As with most stone tile, each piece varies in shade and color. To keep color variations consistent across the floor, I work with tile from several boxes at a time. If a tile happens to have a color that is too extreme, I set it aside.
Setting Tile: Expansion joints let a big floor flex
Expansion joints, recommended every 20 ft. to 24 ft. or wherever tile butts against a wall surface, such as in front of a sliding door, allow the tile to expand and contract with changes in temperature.
Expansion joints give tile extra breathing room
In large floors, expansion joints should be installed every 20 ft. to 24 ft. Without expansion joints, there’s an increased risk of cracks as the tile expands and contracts due to temperature changes.
The expansion joints I use (also made by the Schlüter Company) are available L-shaped for along walls, or T-shaped for between tile courses. A section of L-shaped expansion joint was needed in front of the sliding doors, where it also helps to prevent the tile and grout from cracking as the door is opened and closed repeatedly.
Because this room is just over 24 ft. long, I put a T-shaped expansion joint between two courses roughly in the middle of the room. Once I determine where the joint will be, I press it into the thinset, measuring to keep the joint at the right dis-tance from the previous course. I trowel a little thinset over the flange before setting the tile.
I like to lay tile before base-board goes in, so I leave a 1⁄4-in. expansion gap along the walls for seasonal tile movement. The baseboard will hide the gap when it’s installed. If the base is in before I tile, I can put L-shaped expansion joints around the perimeter of the floor.
Seal tile before you grout
After all the tile is in, but before it’s grouted, I give the floor a thorough cleaning. I not only wash the surface of the tile, but I also remove any thinset that is too high in the joints between the tiles. The thinset should be at least 1⁄8 in. below the surface of the tile.
After the tile is clean, I wipe the first of two coats of sealer onto the tile with a rag to avoid getting sealer into joints. I prefer Miracle Sealants Porous Plus (800-350-1901; www.miraclesealants.com). Because slate is porous and has an irregular surface, the sealer makes cleaning off grout easier.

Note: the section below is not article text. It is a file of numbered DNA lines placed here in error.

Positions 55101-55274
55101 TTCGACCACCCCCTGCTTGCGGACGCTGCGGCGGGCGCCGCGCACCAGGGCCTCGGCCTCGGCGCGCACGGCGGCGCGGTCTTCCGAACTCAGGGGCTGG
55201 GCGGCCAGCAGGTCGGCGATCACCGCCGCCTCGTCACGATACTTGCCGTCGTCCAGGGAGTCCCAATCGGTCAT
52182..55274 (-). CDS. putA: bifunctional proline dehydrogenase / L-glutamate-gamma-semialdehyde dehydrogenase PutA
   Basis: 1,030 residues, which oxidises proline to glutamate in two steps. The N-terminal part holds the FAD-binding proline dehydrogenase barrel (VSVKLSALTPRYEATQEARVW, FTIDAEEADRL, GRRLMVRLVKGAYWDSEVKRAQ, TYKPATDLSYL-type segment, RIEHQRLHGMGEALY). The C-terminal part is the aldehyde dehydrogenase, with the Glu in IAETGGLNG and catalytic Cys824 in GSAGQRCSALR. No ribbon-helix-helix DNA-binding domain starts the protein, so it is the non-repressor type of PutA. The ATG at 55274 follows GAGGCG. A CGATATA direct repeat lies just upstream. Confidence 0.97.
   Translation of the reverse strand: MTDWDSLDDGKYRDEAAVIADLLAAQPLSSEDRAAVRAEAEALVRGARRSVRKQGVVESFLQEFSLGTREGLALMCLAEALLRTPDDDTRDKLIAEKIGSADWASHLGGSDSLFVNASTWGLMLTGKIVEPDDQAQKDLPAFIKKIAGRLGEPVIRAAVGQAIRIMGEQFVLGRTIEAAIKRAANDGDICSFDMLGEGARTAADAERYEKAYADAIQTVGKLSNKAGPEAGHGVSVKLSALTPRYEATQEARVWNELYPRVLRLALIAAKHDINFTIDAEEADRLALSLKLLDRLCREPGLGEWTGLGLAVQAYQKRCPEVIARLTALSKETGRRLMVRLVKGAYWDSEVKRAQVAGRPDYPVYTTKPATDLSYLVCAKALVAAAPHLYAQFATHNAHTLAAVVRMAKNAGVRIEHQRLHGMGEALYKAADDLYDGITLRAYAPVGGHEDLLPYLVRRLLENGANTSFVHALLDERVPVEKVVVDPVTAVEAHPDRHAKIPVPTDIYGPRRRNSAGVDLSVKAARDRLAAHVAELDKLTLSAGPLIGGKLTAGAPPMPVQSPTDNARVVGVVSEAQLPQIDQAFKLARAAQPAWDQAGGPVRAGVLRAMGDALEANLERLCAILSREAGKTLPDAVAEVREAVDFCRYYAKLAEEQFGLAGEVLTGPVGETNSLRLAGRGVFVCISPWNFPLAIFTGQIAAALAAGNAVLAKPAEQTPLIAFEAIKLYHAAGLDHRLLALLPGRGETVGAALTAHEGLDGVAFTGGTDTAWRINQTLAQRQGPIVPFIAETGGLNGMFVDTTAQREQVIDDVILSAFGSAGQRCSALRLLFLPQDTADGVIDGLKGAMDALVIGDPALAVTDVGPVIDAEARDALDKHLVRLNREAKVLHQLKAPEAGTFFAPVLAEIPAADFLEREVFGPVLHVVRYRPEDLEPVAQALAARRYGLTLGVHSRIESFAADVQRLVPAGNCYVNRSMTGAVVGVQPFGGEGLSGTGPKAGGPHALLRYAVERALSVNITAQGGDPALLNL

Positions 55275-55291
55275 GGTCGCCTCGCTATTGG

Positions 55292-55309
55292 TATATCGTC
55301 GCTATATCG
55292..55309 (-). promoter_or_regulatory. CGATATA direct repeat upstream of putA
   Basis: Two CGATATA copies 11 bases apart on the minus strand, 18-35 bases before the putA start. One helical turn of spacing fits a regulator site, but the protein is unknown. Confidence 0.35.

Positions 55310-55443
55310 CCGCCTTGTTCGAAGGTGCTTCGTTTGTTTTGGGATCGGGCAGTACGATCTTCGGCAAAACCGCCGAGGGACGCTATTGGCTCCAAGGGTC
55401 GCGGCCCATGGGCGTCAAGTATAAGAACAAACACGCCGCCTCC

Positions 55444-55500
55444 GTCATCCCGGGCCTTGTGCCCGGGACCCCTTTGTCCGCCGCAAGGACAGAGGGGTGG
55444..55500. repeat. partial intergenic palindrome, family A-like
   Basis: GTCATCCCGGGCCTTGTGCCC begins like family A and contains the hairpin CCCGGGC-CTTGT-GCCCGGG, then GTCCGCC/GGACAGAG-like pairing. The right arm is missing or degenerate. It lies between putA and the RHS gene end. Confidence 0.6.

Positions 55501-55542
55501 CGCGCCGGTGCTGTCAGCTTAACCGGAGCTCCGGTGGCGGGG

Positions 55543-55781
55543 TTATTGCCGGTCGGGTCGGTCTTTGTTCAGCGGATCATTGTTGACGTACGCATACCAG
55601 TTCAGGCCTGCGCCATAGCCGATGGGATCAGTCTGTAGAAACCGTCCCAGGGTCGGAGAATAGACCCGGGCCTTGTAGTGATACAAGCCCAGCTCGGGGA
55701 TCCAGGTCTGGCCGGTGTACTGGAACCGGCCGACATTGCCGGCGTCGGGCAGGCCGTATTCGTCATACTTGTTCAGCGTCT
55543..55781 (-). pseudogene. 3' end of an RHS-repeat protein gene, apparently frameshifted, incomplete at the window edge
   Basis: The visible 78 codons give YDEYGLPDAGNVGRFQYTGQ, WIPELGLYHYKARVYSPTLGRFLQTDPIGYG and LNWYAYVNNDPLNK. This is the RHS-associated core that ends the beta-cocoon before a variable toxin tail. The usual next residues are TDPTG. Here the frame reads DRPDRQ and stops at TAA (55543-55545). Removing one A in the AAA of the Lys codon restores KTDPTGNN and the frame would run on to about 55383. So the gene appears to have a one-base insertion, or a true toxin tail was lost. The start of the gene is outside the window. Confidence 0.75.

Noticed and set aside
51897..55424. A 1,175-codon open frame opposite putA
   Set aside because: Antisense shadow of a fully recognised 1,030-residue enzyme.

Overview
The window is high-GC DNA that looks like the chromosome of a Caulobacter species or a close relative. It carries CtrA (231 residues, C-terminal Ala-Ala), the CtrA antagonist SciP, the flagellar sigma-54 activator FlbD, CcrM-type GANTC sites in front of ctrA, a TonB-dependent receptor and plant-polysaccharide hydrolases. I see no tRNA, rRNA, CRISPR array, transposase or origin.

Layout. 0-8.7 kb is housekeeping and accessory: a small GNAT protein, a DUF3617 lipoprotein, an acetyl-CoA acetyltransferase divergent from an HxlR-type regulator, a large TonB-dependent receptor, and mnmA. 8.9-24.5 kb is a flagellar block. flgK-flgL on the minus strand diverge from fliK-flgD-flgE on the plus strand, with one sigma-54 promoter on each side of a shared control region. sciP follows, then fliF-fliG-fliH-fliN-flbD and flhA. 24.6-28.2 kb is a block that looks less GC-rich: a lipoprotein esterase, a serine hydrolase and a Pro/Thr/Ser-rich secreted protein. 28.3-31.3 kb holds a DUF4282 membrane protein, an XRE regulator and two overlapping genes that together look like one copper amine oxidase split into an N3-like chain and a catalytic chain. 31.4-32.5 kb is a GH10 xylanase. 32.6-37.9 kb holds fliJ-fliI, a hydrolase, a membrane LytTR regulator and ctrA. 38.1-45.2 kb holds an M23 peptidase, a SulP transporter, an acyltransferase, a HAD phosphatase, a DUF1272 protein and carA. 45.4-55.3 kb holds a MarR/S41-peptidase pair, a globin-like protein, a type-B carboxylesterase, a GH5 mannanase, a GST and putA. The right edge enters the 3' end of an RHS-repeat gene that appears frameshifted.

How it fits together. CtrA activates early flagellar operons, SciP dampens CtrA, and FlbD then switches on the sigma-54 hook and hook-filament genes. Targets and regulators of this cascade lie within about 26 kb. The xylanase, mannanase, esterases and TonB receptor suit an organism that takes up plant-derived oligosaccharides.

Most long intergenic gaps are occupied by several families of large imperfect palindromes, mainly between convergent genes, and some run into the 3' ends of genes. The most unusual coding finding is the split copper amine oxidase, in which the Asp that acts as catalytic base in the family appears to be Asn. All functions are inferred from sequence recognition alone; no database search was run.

To spread the grout and push it deep into the joints, I begin with the grout trowel at a 30° angle. Next, I scrape the residue off the tiles with the trowel at a 60° angle. Finally, I remove excess grout by dragging the trowel across the tiles and joints at a 45° angle to avoid pulling the grout out of the joints. Because of the uneven edges of the slate tile, I use the palm of my hand to bevel the grout between tiles as I spread it.
After the grout has set up, I wipe down the tile with terrycloth to remove grout crumbs. Then I clean the tile with cool, clean water and a sponge. Cleaning requires extra diligence to remove all the grout from the uneven surface of the slate. Finally, after I’ve finished cleaning the floor, I let it sit for 24 to 48 hours, then apply a second coat of sealer with a sponge. On a large floor, I usually use a pump sprayer on the final coat.
Grouting: Seal, grout, then seal again
Sealing stone tile before grouting helps to keep the grout from sticking and makes cleanup easier.
- Applying the first coat of sealer with a rag keeps it from going into open grout joints.
- The author pushes a large volume of grout to make sure it is packed deep into all the joints.
- To bridge the uneven edges between the stone tiles, a gloved palm shapes the grout into a bevel.
- The second coat of sealer seals the grout and adds extra protection to the stone tile.
This article appears in Fine Homebuilding issue #173 titled “A New Way to Tile a Big Floor”.
For more photos, drawings, and details, click the View PDF button below: